For example – if you see a site rise in Google’s rankings for a tough keyword like “contact lenses”, checking its backlinks and the pages of the site itself will not allow you to see that the strength came from an old on-topic website that you redirected to the new site – you wont see the 10,000 incoming links that give it strength and you will probably be fooled by the 20 incoming directory links that have been purchased for the sole purpose of fooling you.

Another example – imagine your site falls for a target keyword – even you may have trouble detecting that the reason was that someone was generating a lot of erroneous search engine traffic to your website and has suddenly stopped that activity – sending the search engines a clear signal that your website no longer deserves the rankings it has.

That’s SEO Dark Matter – it’s harder to detect and it’s the next frontier of online marketing. At least for me.

The beetle and the online marketer

SEO BeetleI bike to work when the weather is decent. It’s only 5km but the route is pretty hilly so I get some real exercise on the way.

Today when I was on the last incline before reaching the office – I saw what appeared to be a beetle crossing the road.

In any case I swerved to miss him since President Obama recently showed us that to get the full effect of killing annoying bugs you need to be filmed…

Then I started thinking how if I had run him over I might have effected the whole population of his species in the area. Maybe this bug was destined to mother of millions… True – if this one was dumb enough to cross the road while thousands of her comrades were in the grassy fields – she probably wasn’t the most brilliant of the bunch, but there is a vulnerability when a single event can knock you out completely. Nassim Taleb call’s these unexpected devastating events “Black Swans”. I highly recommend his books on Randomness.

Of course with bugs they have it all worked out – they presumably diversify their activities and locations enough so that one event wont knock out their population completely.

Recently my cell phone website http://www.younevercall.com was penalized by Google, probably for overly aggressive linking and what we now know was a concerted effort to get the site penalized by a much wealthier competing website. (They actually reported their efforts on Twitter – but that has since been removed…)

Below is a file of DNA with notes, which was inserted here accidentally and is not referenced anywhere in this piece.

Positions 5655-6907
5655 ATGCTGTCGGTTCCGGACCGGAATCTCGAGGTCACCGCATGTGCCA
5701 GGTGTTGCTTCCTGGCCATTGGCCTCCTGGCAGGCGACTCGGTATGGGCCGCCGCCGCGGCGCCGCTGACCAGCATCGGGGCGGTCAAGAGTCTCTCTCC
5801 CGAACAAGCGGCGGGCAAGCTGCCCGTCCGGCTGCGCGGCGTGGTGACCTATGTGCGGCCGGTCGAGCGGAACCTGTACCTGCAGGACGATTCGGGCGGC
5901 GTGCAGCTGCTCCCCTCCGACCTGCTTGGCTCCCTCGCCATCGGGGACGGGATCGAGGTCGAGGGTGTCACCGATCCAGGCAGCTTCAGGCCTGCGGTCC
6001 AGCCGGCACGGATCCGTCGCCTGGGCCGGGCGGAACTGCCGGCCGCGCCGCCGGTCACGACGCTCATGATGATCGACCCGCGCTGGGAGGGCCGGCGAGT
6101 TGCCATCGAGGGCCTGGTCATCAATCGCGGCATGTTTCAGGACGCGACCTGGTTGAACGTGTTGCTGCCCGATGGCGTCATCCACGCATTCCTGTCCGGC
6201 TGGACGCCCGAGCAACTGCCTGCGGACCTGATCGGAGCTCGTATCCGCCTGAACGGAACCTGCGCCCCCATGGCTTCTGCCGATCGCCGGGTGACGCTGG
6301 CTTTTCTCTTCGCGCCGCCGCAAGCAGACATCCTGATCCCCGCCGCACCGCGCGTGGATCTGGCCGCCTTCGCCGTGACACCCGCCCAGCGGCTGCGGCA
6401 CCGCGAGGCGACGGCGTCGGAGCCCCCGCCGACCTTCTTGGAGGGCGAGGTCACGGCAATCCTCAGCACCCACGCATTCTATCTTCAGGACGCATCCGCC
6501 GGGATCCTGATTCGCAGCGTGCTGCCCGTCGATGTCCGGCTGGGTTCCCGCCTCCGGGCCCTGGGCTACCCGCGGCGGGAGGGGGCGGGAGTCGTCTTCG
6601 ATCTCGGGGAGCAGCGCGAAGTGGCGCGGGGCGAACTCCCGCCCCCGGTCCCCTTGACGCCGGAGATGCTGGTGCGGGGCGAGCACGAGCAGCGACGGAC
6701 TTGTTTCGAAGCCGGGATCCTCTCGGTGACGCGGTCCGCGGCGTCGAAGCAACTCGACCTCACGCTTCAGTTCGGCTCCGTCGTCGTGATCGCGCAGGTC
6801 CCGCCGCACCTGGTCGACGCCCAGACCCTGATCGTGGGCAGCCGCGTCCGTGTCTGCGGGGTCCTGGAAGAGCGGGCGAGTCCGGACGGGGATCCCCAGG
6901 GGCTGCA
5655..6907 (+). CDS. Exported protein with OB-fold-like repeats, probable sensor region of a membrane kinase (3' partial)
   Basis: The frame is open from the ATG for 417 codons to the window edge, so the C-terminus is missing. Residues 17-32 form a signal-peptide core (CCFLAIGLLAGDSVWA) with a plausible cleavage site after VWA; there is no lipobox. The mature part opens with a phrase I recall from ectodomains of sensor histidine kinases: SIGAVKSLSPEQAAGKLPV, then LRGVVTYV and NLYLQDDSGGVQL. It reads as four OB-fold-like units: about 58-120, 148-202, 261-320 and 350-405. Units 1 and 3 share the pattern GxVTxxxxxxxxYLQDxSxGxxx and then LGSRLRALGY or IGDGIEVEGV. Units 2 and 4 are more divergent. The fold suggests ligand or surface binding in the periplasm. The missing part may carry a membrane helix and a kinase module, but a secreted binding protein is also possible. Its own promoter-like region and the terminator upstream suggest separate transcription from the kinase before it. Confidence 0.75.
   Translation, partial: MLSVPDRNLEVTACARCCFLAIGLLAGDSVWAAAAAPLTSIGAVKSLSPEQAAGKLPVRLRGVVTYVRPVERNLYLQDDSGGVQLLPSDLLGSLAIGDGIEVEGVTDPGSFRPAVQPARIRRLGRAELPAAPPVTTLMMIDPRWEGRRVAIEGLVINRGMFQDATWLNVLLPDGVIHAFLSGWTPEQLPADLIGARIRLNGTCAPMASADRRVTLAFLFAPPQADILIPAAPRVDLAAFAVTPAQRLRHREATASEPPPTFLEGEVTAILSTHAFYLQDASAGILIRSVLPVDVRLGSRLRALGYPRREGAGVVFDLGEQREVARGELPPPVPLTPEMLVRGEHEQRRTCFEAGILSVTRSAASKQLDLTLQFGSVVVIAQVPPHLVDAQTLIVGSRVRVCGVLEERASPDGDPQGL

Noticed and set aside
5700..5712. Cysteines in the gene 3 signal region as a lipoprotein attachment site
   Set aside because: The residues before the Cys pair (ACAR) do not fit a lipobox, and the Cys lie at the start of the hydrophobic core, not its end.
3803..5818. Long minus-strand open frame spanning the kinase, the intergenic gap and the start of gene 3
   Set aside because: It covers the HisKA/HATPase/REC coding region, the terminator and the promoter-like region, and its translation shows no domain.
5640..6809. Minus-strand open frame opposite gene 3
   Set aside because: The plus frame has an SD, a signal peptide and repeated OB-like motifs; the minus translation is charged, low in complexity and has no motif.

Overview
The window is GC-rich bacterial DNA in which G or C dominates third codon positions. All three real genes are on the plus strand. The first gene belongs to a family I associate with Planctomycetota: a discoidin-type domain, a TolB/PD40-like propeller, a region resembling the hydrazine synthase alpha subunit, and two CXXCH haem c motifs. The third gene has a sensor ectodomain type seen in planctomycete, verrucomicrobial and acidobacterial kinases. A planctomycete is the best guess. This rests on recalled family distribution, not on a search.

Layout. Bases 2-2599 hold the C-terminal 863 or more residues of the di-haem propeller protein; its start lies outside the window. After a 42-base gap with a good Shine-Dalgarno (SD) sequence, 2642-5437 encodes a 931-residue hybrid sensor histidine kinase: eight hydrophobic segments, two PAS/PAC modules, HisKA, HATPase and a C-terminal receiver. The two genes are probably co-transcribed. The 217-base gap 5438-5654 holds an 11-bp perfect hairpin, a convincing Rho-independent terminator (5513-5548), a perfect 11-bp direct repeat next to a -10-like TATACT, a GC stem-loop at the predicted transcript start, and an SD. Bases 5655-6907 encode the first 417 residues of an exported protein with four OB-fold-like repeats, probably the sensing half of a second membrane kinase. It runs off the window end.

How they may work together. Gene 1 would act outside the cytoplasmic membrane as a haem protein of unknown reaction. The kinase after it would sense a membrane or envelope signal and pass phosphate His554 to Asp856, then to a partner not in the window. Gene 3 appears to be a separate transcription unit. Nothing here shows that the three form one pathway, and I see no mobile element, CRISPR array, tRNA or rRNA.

YouNeverCall was run over by a Google penalty and appears to be in intensive care – possibly to awaken in a few weeks.

Much like the beetle, our company is set up so that that single event does not end our company – though it does have a big effect.

To learn from the beetle would mean:

  1. Stopping to rely on lower quality links and sites to aid in SEO
  2. Expect the unexpected – be prepared for the penalty before it comes
  3. Make logical rather than emotional decisions of what to do when crisis strikes.

I think the last one may be the most important one. At each juncture it makes sense to look at the resources: people, websites, available tactics, etc. and make intelligent decisions about where to go next.

This is the third time that YouNeverCall has suffered a penalty over the past 6 years and each time the website and the business as a whole has come out stronger.

I don’t think that can be said for the beetle.

Evolution of the Internet and what it says about us

Recently I was reflecting on how the internet has developed – following roughly the following stages:

  • Libraries and Universities post their information online – Internet as extension of the library
  • Corporations and Organizations build websites – Internet as extension of advertising space
  • Sophisticated users build their sites – Revenge of the Nerds – Meritocracy allows smart people to be heard louder
  • Everyone can build a site – Power to the people, internet is like flea market anyone can set up a table and peddle their wares.
  • Early Social Networking – We all create our own channels and tune in to the networks only occasionally
  • Everyone is Networking – Twitter – We are the network – continued decentralization of flow of information.

Note that even in today’s situation – many of the tweets and blogs point to content which is traditional media – this has not been displaced – but it definitely seems that there is a higher bar to meet. There may no longer be room for 200 newspapers in the US – perhaps only 20 can survive in their full glory.

What’s with the hyperactivity?

It’s interesting that as we have gone from the first graphical web browser (Spyglass Mosaic) to Firefox 3 and Internet Explorer 8 (does anyone use that?) each successive step has been characterized by shorter attention spans and more linking.

Twitter is the epitome of short attention span – get it all down in 140 characters or less. No room for a whole link – suddenly bit.ly and tinyurl are a service everyone needs! I came to the realization last week (at about the same time as SarKE) that internet marketers as a group seem to be blessed with Attention Deficiency. Or perhaps they have the ability to be very focused on many different projects for very short periods of time. In any case, rather than being a disability – having a short attention span and being somewhat impulsive seems to be related to success in internet marketing.

Twitter makes perfect sense to people like me (Hyperactive Sam) who can’t wait until you finish your sentence – we are already on to the next thing. Sometimes 140 characters seems like an awful lot of characters when all you want to do is share a link 🙂